In her monologue today, Krystal examines the fall of the neoliberal order after 40 years of domination. Countries all around the world are rejecting their political establishments and seeing generational political shifts. All of the turmoil points to the decline of the neoliberal economic order that has become dominant all around the world. Since the 1970s, global trade, corporate profits, investor returns, and endless consumption have dominated economic thinking. The implementation has come from deregulation, low taxes, welfare austerity, union busting, trade agreements, and other methods for expanding the reach of capital. It has been the bipartisan consensus in Washington since the fall of the Soviet Union, and its decline has been staring the world down for a few years. Sanders and Trump rising in 2016 against Hillary Clinton was a glaring indicator the old order had begun to crumble. Globalization reached its peak in terms of international trade in 2008, and has not recovered to pre recession levels. Right now, protectionism is no longer a dirty world and globalism is out of fashion across the American political spectrum. Nonetheless, Joe Biden is President right now, representing the old system’s last gasp as he oversees a collapse with very little to offer in terms of solutions. Like Jimmy Carter, Biden is presiding over a transition into a new era that remains to be identified. Carter was the bridge from the flagging New Deal to neoliberalism, and now Biden is the bridge from a collapsing neoliberalism to whatever comes up from the wreckage. The rise of China in the geopolitical order, a resurgence in leftism around the world, America becoming more open to using government power for national interests, covid pandemic acceleration, war in Ukraine, climate change, and the Fed engineering an economic paradigm shift have all contributed to the fall of the old world order. The fracturing taking place in the world and the supply chain instability driving inflation puts the future of global markets in peril. With globalization not living up to its promises and the cheap money economy coming to an end, another economic crash will come and wreck the neoliberal economy as we know it.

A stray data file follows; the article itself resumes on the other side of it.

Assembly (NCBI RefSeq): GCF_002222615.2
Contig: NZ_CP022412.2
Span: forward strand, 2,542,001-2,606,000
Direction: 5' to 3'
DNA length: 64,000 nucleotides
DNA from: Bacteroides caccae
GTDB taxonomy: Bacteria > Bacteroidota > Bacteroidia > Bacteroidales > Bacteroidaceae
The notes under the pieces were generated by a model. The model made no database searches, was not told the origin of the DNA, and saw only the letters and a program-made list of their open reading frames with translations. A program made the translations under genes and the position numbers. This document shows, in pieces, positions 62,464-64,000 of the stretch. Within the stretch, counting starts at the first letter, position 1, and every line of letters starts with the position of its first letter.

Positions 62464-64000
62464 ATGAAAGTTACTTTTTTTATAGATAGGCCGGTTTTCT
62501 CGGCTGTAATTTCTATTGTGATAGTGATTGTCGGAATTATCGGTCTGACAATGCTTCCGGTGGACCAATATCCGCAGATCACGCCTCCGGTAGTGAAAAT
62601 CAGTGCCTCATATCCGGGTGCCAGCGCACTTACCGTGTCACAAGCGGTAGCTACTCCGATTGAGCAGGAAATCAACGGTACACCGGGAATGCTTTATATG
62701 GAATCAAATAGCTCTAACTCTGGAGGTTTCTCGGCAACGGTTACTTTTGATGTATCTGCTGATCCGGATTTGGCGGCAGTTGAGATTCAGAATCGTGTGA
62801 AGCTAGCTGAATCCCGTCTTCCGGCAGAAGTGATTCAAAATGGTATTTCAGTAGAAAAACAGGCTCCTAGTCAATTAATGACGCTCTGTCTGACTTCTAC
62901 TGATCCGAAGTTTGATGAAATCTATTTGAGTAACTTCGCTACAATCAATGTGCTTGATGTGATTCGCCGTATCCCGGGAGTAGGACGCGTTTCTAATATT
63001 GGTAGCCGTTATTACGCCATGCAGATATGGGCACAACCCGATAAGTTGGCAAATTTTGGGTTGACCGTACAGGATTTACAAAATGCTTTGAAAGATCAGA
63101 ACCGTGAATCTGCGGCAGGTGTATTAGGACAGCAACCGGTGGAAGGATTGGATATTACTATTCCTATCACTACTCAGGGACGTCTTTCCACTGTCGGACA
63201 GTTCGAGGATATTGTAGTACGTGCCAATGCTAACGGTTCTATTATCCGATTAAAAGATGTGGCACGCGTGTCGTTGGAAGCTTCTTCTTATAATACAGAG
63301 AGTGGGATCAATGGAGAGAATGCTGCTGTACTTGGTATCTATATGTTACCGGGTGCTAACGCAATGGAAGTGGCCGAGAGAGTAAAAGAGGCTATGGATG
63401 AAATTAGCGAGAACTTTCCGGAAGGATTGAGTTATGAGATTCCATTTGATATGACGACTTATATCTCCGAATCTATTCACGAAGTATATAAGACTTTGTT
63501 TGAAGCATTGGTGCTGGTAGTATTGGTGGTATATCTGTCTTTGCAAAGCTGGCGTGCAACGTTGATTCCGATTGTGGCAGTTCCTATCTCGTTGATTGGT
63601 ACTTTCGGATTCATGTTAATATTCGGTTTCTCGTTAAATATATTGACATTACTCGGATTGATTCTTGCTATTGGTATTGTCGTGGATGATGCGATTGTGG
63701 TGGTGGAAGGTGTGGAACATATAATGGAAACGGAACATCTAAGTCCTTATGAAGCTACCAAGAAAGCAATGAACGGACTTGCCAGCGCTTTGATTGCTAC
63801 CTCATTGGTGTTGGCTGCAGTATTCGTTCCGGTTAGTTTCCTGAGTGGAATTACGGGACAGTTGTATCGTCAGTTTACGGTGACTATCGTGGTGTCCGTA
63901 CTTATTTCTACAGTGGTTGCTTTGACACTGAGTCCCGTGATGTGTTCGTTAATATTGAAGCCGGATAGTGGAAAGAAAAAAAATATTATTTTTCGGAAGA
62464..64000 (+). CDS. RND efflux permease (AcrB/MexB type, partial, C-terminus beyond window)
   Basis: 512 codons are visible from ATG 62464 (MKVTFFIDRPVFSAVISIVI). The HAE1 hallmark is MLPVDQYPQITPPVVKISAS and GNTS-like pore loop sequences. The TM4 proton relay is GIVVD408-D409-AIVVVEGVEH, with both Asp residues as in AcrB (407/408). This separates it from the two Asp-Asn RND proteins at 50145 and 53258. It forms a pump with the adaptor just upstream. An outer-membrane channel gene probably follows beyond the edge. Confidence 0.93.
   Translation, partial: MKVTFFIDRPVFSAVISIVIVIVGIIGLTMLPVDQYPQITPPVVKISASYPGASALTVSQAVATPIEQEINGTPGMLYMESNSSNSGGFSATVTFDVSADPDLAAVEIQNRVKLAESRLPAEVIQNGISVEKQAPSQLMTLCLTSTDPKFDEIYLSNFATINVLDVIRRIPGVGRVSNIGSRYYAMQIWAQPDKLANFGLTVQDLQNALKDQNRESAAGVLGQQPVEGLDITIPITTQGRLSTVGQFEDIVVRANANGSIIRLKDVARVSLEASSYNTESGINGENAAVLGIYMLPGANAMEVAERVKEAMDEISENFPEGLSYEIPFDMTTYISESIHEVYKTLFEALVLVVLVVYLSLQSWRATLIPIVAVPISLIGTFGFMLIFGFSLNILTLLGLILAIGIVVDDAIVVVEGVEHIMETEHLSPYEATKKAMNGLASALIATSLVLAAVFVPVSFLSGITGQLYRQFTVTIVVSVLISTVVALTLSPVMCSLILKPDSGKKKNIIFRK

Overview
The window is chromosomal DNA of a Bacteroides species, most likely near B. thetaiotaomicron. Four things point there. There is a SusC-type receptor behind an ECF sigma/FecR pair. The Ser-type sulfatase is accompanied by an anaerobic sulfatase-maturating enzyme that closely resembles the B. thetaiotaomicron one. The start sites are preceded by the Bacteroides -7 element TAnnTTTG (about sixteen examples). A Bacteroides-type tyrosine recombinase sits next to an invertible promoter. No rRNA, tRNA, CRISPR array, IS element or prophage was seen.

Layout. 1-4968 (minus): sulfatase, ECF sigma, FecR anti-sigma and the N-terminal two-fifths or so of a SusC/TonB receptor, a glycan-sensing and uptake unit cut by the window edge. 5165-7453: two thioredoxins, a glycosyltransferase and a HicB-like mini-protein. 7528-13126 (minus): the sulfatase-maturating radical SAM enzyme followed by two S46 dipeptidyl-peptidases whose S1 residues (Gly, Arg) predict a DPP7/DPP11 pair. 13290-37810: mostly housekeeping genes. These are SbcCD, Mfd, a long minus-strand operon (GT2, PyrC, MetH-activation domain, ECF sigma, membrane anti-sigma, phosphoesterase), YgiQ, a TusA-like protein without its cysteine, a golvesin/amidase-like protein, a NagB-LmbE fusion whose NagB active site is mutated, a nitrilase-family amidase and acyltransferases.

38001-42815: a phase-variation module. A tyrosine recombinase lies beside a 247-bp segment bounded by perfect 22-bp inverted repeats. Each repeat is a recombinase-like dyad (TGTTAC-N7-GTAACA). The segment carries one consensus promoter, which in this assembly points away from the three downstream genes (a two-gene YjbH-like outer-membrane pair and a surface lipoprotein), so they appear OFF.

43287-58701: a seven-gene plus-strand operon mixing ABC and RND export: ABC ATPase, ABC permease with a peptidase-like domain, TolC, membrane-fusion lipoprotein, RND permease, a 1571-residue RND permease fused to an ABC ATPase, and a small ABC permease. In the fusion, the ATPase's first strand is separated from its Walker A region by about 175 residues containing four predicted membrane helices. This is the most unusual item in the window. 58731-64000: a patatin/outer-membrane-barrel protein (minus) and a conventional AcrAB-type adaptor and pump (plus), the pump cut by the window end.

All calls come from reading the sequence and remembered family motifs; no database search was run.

Domestically, both sides are wrestling with how much to deviate from the status quo. Republicans are beginning to use class centric language to rebrand their party for a growing working class base. A reaction to cultural liberalism is bringing more working people into the GOP fold, and soon they will be pressured to deliver. Democrats are burying the Bernie left and the young enthusiastic base fully on board with disrupting the existing system. Their plan is to crush the youth base and then pressure them into voting for the Democratic establishment against the Republican of the day. A risky bet that could lead to the demise of the Democratic party with major losses coming in 2022 and 2024. There is no younger embodiment or rebrand coming in to save the neoliberal order, and we’ll have to brace for what comes next.